"Cloud consumption is something we envision at Solgenia. That is trying to let the cloud spread to the user as a consumption, as utility computing. We want to allow the people to just pay for what they use, not a subscription model," explained Ermanno Bonifazi, CEO & Founder of Solgenia, in this SYS-CON.tv interview at Cloud Expo, held Nov 4–6, 2014, at the Santa Clara Convention Center in Santa Clara, CA.
The Domain Name Service (DNS) is one of the most important components in networking infrastructure, enabling users and services to access applications by translating URLs (names) into IP addresses (numbers). Because every icon and URL and all embedded content on a website requires a DNS lookup loading complex sites necessitates hundreds of DNS queries. In addition, as more internet-enabled ‘Things' get connected, people will rely on DNS to name and find their fridges, toasters and toilets. Acco...
"For the past 4 years we have been working mainly to export. For the last 3 or 4 years the main market was Russia. In the past year we have been working to expand our footprint in Europe and the United States," explained Andris Gailitis, CEO of DEAC, in this SYS-CON.tv interview at Cloud Expo, held Nov 4–6, 2014, at the Santa Clara Convention Center in Santa Clara, CA.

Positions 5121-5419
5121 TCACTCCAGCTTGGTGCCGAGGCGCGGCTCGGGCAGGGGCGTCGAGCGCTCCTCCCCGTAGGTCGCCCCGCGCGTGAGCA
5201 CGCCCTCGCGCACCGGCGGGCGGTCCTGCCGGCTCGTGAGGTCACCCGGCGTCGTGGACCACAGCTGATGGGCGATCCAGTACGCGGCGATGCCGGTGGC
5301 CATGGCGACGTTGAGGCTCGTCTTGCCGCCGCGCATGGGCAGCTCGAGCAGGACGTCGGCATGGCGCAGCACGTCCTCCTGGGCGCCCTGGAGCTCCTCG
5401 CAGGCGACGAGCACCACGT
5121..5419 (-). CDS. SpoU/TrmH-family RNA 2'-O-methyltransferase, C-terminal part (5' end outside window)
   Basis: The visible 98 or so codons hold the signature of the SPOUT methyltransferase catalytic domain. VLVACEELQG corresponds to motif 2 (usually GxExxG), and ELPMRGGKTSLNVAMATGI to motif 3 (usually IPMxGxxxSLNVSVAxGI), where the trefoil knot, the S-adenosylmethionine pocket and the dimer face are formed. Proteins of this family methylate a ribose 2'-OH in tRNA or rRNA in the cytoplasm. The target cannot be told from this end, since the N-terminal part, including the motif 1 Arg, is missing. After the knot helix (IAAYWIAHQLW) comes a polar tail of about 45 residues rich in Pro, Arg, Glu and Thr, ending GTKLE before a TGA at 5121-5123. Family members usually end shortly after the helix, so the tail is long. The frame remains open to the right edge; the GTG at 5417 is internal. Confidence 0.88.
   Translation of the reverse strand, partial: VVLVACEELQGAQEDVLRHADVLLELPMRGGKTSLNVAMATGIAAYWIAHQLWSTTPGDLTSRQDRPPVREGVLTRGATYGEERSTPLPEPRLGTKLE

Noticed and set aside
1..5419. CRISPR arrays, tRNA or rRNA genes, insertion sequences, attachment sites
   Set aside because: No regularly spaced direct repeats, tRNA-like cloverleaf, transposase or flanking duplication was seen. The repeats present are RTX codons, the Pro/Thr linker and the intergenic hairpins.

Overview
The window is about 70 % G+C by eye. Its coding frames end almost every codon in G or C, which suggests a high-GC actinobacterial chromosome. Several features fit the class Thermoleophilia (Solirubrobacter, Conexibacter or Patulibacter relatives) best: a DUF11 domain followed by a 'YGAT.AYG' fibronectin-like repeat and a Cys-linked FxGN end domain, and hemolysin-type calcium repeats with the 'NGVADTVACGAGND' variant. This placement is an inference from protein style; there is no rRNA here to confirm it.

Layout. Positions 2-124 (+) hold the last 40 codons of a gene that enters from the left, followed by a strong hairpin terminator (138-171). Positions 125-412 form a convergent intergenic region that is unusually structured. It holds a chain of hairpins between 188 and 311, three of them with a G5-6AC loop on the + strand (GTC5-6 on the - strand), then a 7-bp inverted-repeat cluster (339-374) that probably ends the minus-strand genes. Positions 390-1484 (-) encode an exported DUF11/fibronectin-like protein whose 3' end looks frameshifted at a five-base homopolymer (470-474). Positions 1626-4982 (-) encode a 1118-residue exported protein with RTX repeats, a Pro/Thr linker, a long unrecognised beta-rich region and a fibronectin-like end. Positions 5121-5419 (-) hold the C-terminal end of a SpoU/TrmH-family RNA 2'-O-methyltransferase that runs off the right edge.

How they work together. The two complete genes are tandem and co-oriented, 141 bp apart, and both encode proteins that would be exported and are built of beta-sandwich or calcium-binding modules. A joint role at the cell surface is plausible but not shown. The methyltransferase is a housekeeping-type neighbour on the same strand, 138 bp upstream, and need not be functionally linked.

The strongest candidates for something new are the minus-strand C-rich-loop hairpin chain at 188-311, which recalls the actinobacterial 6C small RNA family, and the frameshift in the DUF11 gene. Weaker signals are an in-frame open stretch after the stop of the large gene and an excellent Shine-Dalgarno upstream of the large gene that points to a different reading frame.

Connected devices and the Internet of Things are getting significant momentum in 2014. In his session at Internet of @ThingsExpo, Jim Hunter, Chief Scientist & Technology Evangelist at Greenwave Systems, examined three key elements that together will drive mass adoption of the IoT before the end of 2015. The first element is the recent advent of robust open source protocols (like AllJoyn and WebRTC) that facilitate M2M communication. The second is broad availability of flexible, cost-effective ...